WHAT'S IN THIS CHAPTER?_
>■ Creating a form design without using the Visual Designer Building a Windows Forms application Using events and delegates in IronPython
Most of the applications you've worked with in the book so far rely on a character-mode interface. Of course, character-mode is just fine when you're dealing with utilities or example applications, but most users want a GUI. The idea of typing commands at the command prompt is so foreign to most of today's users that you'd never get them all trained to use your application.
Fortunately, you can create a number of graphical application types using IronPython. Unfortunately, many of the graphical programming tools available to Python developers won't work with IronPython because IronPython lacks support for C-style libraries. This is a situation where you really do need Windows Forms support to provide what the user needs in the way of an application.
The problem for the IronPython developer is that IronPython isn't integrated into Visual Studio. Consequently, you won't have Visual Designer support in a pure IronPython environment. (Chapters 16 and 17 show how to overcome this problem by using either C# or Visual Basic.NET to produce the user interface.) This chapter discusses some ways in which you can produce a great interface without using the Visual Designer.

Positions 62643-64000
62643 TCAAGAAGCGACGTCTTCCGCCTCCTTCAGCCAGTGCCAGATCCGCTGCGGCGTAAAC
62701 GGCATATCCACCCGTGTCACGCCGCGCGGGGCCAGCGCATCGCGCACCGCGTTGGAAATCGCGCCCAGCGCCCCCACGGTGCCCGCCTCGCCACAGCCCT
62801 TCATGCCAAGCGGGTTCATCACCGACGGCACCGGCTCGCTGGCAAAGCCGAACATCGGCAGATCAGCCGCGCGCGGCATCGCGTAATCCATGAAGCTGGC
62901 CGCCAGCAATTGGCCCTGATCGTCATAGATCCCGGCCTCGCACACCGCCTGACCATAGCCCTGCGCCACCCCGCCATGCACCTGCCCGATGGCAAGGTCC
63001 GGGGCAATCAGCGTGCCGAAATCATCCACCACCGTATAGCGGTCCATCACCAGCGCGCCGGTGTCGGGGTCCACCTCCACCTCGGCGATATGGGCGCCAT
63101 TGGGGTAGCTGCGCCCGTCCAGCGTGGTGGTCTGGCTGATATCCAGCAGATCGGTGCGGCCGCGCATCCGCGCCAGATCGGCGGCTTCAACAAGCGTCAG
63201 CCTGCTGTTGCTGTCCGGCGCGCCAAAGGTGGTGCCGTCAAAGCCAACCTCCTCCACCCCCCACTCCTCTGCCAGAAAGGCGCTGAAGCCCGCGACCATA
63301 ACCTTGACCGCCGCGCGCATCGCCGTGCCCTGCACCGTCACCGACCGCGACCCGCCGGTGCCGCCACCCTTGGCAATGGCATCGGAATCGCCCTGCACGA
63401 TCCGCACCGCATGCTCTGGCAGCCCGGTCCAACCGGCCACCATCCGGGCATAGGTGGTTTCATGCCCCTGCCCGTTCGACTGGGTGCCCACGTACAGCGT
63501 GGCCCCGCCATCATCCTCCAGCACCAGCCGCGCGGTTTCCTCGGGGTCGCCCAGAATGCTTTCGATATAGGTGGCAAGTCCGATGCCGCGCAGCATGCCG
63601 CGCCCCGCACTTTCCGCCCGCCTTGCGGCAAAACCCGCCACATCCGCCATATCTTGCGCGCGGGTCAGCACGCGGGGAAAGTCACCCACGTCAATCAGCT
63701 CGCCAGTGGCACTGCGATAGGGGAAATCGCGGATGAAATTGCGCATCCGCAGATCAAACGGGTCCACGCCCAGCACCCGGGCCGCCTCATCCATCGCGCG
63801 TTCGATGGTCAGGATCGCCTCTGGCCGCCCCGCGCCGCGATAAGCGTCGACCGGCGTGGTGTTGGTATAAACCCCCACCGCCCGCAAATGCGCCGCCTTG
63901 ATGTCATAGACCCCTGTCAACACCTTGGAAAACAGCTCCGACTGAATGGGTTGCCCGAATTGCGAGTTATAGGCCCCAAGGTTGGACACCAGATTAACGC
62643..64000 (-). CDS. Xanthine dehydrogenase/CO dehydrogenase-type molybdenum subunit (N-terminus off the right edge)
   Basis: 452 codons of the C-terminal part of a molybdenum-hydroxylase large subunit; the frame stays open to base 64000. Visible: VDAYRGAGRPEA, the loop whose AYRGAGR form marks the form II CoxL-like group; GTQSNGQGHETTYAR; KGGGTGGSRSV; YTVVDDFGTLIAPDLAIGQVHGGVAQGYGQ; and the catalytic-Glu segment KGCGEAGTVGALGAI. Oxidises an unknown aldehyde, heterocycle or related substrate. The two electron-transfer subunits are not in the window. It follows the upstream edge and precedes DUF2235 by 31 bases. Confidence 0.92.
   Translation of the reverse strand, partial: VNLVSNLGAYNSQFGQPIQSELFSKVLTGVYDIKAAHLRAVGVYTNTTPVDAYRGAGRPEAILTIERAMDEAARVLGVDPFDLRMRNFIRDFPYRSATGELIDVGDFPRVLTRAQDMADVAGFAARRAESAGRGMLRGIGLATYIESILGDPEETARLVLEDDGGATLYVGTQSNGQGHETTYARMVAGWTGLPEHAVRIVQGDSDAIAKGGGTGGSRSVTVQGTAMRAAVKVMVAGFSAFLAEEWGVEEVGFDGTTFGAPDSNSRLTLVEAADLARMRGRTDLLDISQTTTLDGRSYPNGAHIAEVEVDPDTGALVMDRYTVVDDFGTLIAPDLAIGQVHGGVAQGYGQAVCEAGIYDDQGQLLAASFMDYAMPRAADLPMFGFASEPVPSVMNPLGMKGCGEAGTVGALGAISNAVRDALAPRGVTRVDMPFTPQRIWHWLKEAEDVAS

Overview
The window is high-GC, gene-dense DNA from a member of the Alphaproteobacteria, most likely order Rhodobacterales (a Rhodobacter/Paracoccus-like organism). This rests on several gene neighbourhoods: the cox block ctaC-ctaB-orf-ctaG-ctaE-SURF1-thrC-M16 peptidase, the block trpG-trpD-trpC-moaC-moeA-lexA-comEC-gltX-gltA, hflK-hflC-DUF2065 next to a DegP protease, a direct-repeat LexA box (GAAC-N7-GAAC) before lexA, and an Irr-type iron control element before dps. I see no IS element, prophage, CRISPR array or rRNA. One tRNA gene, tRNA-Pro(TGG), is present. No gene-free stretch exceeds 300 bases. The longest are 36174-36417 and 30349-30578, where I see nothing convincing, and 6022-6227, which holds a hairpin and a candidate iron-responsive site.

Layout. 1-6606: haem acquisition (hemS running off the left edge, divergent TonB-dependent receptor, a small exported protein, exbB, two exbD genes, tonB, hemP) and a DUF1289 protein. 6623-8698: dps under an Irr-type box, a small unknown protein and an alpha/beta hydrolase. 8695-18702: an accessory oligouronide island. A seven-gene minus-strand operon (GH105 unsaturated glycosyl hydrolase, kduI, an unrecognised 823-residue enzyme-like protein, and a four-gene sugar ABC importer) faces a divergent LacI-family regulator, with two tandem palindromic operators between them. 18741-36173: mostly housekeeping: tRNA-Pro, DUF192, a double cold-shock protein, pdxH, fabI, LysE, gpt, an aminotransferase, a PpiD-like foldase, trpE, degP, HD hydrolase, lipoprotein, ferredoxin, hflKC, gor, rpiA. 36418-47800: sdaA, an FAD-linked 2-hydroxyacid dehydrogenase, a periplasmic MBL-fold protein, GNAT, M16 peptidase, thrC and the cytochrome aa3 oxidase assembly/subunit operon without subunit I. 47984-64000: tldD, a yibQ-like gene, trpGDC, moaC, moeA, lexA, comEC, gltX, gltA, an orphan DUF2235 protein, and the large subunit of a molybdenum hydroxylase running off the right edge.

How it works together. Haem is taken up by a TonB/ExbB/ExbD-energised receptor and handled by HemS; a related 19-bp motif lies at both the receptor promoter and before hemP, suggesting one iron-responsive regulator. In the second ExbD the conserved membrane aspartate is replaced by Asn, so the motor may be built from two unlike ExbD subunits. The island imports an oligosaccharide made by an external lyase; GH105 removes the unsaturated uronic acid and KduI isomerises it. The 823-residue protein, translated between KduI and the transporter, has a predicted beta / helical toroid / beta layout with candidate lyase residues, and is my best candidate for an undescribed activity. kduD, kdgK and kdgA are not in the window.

A graphical interface naturally implies writing code that responds to events (handlers) and providing the code required to produce an event (delegates). When the user clicks a button, something needs to happen in your application. This chapter addresses the requirements for working with both handlers and delegates. You'll discover the techniques used to create event handlers that act just like those created in other languages.
The final section of this chapter puts everything you've discovered into practice. You'll build a Windows Forms application. The application isn't designed to do anything too complex — the main purpose of the example is to show you how to put all of the component parts together so that you end up with a working application. You'll discover how to perform more complex processing as the book progresses.
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